“He’s a special individual and pretty polished for his age,” said Vees head coach Fred Harbinson. “He makes everyone around him better. He comes through in big games.”
In nine seasons in Penticton, Harbinson admits his program has attracted a number of elite players, several of whom have moved on to post-secondary scholarships and into professional hockey. However, of that group, he maintains Jost is truly unique.
“We’re fortunate in Penticton to have high-end players every year. But when you look at guy like Tyson, he elevates himself even beyond those guys.”
In order to truly understand why Jost is a supernova on the ice with a moral compass that seemingly points perpetually in the right direction, one needs to look no further than his upbringing.
As a single mother, Laura Jost raised Tyson and his sister alone since the two were toddlers. Sure, there was extended help from Laura’s parents, but many that have come to know Tyson and his mother understand the bond and respect that goes both ways between them.
“She’s a pretty special lady,” said Tyson of his mom. “We have a special connection.”
This includes a love for hockey; Laura is said to have an excellent understanding of the game, with a drive to succeed and commitment to fitness that has been passed down to her son both inherently and by example.
Harbinson shares a story of when Tyson was 15 years old and attending a rookie camp with the Vees. As the family arrived early to the rink and was milling around waiting for it to open, Laura Jost used the time wisely by conducting her daily workout in the parking lot as the coach pulled up.
“He gets his drive from his mother,” said Harbinson. “He is who he is because of her and, of course, the grandparents.”
As a player, Jost’s skill-set is above average. According to Curtis Joe of Elite Prospects, he’s a “crafty goal scorer that sees the ice very well and has a willingness and determination to win battles in the tough areas.”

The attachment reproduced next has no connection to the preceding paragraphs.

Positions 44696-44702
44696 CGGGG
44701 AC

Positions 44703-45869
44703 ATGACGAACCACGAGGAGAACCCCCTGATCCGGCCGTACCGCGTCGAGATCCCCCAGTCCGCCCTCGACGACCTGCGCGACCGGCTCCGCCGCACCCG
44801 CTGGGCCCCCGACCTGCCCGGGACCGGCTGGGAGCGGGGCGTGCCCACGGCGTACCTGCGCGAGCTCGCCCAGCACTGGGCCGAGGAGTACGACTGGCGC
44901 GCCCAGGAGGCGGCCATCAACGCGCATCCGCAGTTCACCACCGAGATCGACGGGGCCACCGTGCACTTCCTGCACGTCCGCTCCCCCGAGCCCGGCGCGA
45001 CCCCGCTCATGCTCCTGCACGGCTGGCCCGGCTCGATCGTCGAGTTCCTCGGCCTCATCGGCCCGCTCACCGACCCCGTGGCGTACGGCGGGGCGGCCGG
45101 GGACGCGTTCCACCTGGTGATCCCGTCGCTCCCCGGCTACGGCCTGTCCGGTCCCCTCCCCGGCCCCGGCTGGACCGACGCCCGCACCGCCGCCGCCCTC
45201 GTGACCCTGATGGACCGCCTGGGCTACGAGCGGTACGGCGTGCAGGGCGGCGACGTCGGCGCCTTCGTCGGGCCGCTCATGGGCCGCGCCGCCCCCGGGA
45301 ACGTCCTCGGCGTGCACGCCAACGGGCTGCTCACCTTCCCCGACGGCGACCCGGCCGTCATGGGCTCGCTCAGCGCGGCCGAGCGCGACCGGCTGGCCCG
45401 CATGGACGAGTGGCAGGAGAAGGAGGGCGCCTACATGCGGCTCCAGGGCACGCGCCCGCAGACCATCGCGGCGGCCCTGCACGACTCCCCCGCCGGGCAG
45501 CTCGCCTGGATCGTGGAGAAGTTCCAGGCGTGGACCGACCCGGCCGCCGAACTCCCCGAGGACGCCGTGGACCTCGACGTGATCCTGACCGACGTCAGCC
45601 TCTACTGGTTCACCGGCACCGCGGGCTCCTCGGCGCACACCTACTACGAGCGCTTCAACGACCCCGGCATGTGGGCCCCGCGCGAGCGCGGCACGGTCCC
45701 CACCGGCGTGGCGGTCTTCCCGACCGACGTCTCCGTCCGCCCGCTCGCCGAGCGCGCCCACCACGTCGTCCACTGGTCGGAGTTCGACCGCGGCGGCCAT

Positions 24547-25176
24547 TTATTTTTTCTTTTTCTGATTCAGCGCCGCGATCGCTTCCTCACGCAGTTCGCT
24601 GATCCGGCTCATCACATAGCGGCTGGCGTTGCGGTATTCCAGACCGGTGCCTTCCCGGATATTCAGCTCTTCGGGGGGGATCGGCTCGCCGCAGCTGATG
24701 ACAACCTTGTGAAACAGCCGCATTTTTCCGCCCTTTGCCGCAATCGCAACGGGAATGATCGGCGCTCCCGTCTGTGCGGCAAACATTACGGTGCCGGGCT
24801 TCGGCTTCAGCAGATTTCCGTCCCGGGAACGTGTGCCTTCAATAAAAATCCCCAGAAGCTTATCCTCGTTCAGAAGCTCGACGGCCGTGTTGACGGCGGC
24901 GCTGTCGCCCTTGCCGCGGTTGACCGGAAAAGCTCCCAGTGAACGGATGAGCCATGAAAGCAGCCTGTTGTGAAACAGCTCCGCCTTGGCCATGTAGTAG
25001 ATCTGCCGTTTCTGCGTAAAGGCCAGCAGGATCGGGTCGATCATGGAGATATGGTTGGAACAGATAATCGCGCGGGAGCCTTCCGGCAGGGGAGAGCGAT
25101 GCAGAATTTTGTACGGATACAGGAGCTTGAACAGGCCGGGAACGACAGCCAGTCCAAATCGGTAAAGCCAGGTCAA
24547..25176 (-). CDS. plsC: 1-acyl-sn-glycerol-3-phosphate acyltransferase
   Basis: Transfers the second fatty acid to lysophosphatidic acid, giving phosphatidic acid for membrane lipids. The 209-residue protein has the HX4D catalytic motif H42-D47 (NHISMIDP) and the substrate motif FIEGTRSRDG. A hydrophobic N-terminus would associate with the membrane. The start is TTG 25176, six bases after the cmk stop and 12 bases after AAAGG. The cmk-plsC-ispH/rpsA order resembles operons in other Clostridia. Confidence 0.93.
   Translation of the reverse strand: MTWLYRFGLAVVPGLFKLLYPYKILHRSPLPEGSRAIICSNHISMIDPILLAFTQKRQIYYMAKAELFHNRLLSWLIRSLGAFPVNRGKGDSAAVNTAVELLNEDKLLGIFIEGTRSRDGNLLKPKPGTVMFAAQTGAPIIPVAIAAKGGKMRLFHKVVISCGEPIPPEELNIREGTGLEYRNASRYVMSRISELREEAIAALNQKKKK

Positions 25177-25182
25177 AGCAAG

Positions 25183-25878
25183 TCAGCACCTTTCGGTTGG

Simply put, it’s that competitiveness that separates Jost from most others even though his size isn’t overwhelming at six-feet and 190 pounds. But it’s this trait that is foundation to his success and why he’s is projected to be selected in the first round of the 2016 NHL Entry Draft.
Jost admits he doesn’t pay much attention to where the pundits have him penciled to be picked, but he knows it will be special day for himself and his family. They’ll attend the festivities in Buffalo on June 24 and celebrate his impending selection together.
“For (my mom) to watch me walk up on that podium, I’m sure she’ll be pretty emotional. And for my grandfather too; he’s been a father figure for me. It’s important for them to be part of this.”
According to Harbinson, whichever team selects Jost this summer will be getting a great player and even better person.
“There’s 24 hours in a day and he’s a kid that when he goes to bed he’s dreaming about being a hockey player and the hours that he’s awake he’s always trying to be a better hockey player.
“The consistency of his maturity will carry him a long way. He’s close to being a great package. I don’t think he’ll change. Fifteen years from now he’ll be the same. I believe he has the ability to not just play in the National Hockey League, but be a star in the National Hockey League.”
And probably as a captain.